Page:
Tuesday, 20 December 2016 17:34

A Filmmaker's Greatest Films of All Time

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A Filmmaker's Greatest Films of All Time

I have been perusing the interweb for the last few days wondering what films are considered and by whom to be the most influential, inspirational, well loved and just completely unmissable…and I have discovered something interesting.

Most of the films on these lists are foreign and most of them I have never seen.

Not sure what that means, so I will let it go. I’m trying to do that more and more, but it all got a little confusing and while I understand and respect that these films are probably academically and philosophically important, they are not the kind of holiday fare I was thinking of.

So, I will give you my list.m As a filmmaker, as a movie lover and as someone who has been forced with the threat of no mince pies at Christmas to watch some of these iconic films over and over again on the holidays, and in spite of, and probably because some of my neural pathways were permanently damaged, these films remain to me absolutely and most ridiculously great and totally unmissable.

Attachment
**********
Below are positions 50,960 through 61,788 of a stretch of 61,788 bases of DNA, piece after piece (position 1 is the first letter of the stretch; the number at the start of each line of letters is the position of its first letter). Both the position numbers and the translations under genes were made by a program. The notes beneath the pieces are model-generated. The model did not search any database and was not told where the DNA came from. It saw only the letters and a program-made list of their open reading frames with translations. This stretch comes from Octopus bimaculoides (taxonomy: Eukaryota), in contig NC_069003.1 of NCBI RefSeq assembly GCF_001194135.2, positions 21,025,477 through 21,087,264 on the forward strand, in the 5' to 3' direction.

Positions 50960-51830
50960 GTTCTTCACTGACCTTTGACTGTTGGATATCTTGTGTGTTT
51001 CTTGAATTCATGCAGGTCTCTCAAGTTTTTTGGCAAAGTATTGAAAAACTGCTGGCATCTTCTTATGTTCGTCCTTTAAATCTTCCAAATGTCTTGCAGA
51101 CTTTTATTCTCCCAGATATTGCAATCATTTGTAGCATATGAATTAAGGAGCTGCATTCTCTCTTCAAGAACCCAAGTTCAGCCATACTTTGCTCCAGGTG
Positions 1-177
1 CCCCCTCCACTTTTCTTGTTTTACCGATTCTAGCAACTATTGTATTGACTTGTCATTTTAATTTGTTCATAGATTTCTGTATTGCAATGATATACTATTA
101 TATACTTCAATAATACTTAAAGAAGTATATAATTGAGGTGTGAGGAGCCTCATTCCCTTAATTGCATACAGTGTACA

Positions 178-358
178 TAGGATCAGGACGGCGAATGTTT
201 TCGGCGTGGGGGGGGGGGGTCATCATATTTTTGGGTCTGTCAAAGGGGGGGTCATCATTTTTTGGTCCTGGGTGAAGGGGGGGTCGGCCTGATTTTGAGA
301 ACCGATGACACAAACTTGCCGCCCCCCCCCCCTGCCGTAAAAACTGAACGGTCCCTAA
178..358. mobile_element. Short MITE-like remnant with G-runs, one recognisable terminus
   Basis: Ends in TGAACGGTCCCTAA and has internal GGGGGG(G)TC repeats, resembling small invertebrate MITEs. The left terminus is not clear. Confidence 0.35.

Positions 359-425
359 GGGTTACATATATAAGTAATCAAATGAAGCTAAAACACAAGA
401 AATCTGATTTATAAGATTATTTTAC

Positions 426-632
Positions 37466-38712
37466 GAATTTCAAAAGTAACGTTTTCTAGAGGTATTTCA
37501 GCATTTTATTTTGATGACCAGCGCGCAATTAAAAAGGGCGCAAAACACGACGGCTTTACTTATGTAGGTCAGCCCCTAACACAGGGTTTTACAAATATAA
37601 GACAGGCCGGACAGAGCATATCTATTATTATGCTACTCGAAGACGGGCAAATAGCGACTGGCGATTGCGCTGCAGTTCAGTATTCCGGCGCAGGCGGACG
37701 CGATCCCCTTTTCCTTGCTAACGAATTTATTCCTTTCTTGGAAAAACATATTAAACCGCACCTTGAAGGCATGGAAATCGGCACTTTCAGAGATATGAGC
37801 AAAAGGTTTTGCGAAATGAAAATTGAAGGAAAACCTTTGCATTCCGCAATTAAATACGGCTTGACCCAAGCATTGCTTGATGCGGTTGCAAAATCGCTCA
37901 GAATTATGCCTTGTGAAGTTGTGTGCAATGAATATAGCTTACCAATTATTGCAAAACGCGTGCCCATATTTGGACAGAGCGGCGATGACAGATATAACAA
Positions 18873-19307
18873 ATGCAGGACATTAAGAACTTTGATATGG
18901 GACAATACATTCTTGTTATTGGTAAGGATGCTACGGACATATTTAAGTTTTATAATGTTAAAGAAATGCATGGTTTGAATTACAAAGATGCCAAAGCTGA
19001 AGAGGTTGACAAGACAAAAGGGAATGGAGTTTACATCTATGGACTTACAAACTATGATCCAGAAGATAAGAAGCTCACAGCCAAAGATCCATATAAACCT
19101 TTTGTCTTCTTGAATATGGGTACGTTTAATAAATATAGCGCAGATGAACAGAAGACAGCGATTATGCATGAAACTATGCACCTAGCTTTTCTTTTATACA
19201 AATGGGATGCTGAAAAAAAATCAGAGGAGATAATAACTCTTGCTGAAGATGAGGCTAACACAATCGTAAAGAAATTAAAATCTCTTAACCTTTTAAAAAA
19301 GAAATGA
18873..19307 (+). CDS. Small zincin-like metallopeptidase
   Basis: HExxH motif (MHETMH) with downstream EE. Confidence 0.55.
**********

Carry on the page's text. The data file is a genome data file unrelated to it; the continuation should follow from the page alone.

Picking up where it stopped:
I grew up in a house where we watched telly, unabashedly, with relish and with excitement and sometimes even with bated breath.

The holidays, particularly Christmas, was when we watch the classics.  The old faithfuls rolled out by the BBC and ITV, and later on Channel 4, and around which we planned our days, excitedly rushing the washing up and fighting over the best position on the sofa.

A film was an event, a treat, and at times it quieted the streets and emptied the pubs, and when it was over we all went up to our beds with a cup of hot chocolate and a hot water bottle, still smiling, still laughing, still tearful and always to dream of what we had seen, even if we knew it all by heart. This was before the interweb, before DVDs, Blockbusters and even, heaven forbid, home video players, back in the days of a one TV a household and of actually having to get up and change the channel with your hand, good lord how did we ever survive? 

So here is my list, in no particular order, of my cinematic loves. Some of my fondest memories of my darling parents, who I miss more and more with each passing year, are built around a few of these films…Happy Christmas Mum & Dad, wherever you are, I love you.

The Bridge Over the River Kwai